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Gaza Fighting Puts Unity Government in Jeopardy

Heavy fighting in the Gaza Strip between Palestinian factions Hamas and Fatah escalated sharply Tuesday. Leaders of the Fatah faction are meeting to discuss whether to withdraw from the three-month-old Palestinian unity government. VOA's Jim Teeple reports at least 24 people were killed Tuesday.

Hamas gunmen attacked a Fatah security compound in Gaza City late Tuesday in a sharp escalation of fighting that seems to be spiraling out of control. In another ominous sign, Egyptian security officials called off a meeting between the two factions.

A statement from the office of Palestinian President Mahmoud Abbas, who heads Fatah, accused Hamas leaders of plotting a coup, saying they were trying to seize control of Gaza by force.

Hamas leaders like Fawzi Barhoum rejected the comments.

Barhoum says Mr. Abbas is adding to the tensions. He says the Palestinian president should be more balanced.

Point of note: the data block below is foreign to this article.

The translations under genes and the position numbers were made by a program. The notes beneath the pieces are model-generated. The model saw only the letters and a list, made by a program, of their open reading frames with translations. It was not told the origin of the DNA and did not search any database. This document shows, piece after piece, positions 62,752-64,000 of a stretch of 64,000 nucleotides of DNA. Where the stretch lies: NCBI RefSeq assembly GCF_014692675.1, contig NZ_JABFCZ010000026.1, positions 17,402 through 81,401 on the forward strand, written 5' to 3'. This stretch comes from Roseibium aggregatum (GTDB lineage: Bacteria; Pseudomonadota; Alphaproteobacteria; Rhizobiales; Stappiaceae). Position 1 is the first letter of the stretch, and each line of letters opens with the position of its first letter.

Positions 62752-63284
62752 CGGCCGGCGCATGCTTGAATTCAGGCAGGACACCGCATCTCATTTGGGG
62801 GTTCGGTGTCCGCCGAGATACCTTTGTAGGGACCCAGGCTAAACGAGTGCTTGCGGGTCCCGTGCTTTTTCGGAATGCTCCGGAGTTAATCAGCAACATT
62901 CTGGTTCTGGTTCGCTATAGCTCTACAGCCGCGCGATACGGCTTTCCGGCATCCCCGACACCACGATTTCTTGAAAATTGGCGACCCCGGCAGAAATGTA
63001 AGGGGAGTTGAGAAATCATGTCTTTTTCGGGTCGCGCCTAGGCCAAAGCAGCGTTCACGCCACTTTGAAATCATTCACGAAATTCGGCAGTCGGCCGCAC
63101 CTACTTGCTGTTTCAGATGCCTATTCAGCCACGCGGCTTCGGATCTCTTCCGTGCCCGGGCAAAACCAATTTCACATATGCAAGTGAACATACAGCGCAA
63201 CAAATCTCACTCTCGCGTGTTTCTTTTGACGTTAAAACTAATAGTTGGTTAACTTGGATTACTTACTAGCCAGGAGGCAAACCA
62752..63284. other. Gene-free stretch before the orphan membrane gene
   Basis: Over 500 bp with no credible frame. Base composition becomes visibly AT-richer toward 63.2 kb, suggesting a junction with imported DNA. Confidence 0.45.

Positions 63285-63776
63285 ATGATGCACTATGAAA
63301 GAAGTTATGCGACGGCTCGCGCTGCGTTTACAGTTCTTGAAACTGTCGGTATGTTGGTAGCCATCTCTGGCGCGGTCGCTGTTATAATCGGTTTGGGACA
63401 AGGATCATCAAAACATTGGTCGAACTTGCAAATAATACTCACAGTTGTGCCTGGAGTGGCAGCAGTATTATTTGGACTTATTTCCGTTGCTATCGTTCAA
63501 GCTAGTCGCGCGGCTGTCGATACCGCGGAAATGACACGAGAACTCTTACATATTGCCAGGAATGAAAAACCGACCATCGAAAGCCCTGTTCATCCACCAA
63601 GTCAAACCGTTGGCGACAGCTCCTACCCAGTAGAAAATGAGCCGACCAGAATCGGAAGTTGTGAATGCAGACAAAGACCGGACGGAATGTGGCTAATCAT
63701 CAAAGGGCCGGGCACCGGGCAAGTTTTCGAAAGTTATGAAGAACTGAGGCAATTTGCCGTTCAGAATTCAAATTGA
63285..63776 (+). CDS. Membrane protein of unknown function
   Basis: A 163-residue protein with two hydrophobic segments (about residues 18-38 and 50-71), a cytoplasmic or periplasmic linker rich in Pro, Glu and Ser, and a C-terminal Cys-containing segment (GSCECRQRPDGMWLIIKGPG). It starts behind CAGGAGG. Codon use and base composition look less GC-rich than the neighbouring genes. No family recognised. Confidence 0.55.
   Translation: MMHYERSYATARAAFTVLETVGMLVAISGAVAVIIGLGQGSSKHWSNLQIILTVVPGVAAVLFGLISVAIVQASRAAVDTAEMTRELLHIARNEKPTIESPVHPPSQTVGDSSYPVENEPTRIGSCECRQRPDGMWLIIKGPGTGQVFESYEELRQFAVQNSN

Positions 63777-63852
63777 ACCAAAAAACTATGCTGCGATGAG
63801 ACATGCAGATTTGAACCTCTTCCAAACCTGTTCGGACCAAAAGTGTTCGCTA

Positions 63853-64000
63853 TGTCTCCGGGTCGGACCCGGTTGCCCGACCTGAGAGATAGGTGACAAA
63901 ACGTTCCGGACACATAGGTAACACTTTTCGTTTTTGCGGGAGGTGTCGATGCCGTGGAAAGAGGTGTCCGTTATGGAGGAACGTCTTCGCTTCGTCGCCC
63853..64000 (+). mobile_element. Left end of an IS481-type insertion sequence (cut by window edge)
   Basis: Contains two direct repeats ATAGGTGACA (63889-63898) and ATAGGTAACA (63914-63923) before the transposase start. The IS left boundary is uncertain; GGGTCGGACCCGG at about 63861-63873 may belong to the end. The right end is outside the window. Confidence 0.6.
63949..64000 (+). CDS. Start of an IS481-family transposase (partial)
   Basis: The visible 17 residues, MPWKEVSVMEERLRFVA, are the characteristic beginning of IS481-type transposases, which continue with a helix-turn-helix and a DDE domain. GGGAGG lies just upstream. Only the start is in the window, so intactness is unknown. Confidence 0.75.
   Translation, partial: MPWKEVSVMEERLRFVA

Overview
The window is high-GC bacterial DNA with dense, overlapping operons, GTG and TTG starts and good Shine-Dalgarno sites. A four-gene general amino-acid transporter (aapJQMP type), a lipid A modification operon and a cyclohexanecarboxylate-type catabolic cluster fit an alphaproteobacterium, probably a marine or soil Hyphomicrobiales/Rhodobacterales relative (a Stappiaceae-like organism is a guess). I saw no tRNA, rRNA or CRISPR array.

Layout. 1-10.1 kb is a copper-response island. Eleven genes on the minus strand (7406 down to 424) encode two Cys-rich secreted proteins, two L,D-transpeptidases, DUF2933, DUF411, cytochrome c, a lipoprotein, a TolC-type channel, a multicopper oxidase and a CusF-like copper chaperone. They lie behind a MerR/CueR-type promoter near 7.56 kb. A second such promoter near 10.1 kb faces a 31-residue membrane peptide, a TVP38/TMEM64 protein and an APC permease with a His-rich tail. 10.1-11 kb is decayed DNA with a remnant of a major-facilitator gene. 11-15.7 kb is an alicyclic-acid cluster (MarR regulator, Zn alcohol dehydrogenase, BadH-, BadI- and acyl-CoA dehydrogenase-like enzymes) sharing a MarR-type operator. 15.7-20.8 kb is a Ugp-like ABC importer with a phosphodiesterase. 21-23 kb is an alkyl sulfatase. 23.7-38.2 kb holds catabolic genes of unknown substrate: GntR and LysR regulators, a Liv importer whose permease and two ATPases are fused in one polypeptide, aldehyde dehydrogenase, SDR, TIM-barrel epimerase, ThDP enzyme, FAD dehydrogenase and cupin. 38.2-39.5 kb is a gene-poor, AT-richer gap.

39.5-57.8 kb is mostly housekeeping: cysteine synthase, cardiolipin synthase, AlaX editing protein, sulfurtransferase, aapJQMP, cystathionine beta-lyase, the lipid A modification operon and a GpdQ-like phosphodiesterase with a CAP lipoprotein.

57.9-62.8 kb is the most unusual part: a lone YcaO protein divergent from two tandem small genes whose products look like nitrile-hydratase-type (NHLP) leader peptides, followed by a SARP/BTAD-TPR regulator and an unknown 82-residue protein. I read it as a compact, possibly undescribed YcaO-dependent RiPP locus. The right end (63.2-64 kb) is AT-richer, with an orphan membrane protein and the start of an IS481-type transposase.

A large Fatah security force known as the National Security Forces was deployed late Tuesday to defend Fatah positions.

Earlier in the day, gunmen attacked Prime Minister Ismail Haniyeh's house with rocket-propelled grenades. Haniyeh, a Hamas leader, was not harmed. Hamas called the attack an assassination attempt.

Tuesday's large scale violence follows a spike in fighting over the past few days that has spilled over into hospitals and brought ordinary life to a halt in much of the Gaza Strip. Reporter Mohammed Dawass says much of the original fighting seemed to be carried out by armed gangs who appeared to be acting on their own. "I think this is happening because there is no control on the armed people in the streets by their leaders. I do not think anybody can control them actually. Nobody can control these armed men in the streets," he said.

The violence, which has included summary public executions, forced a first time-ever cancellation of school and university entrance exams.

Dawass says the violence could not have happened at a worse time. "These exams are very important because they decide whether you either go to a university or not; whether you either go to a good college or note. This is for us the most difficult, the most sensitive exam you take in your life. It is a crossroads in your life," he said.

Tensions also spread on Tuesday to the West Bank city of Ramallah, where Fatah security officials shut down a bureau of the Hamas-run Al-Aksa television and radio network, seizing several journalists.

Fatah and Hamas have been engaged in a bitter power struggle ever since Hamas won legislative elections last year.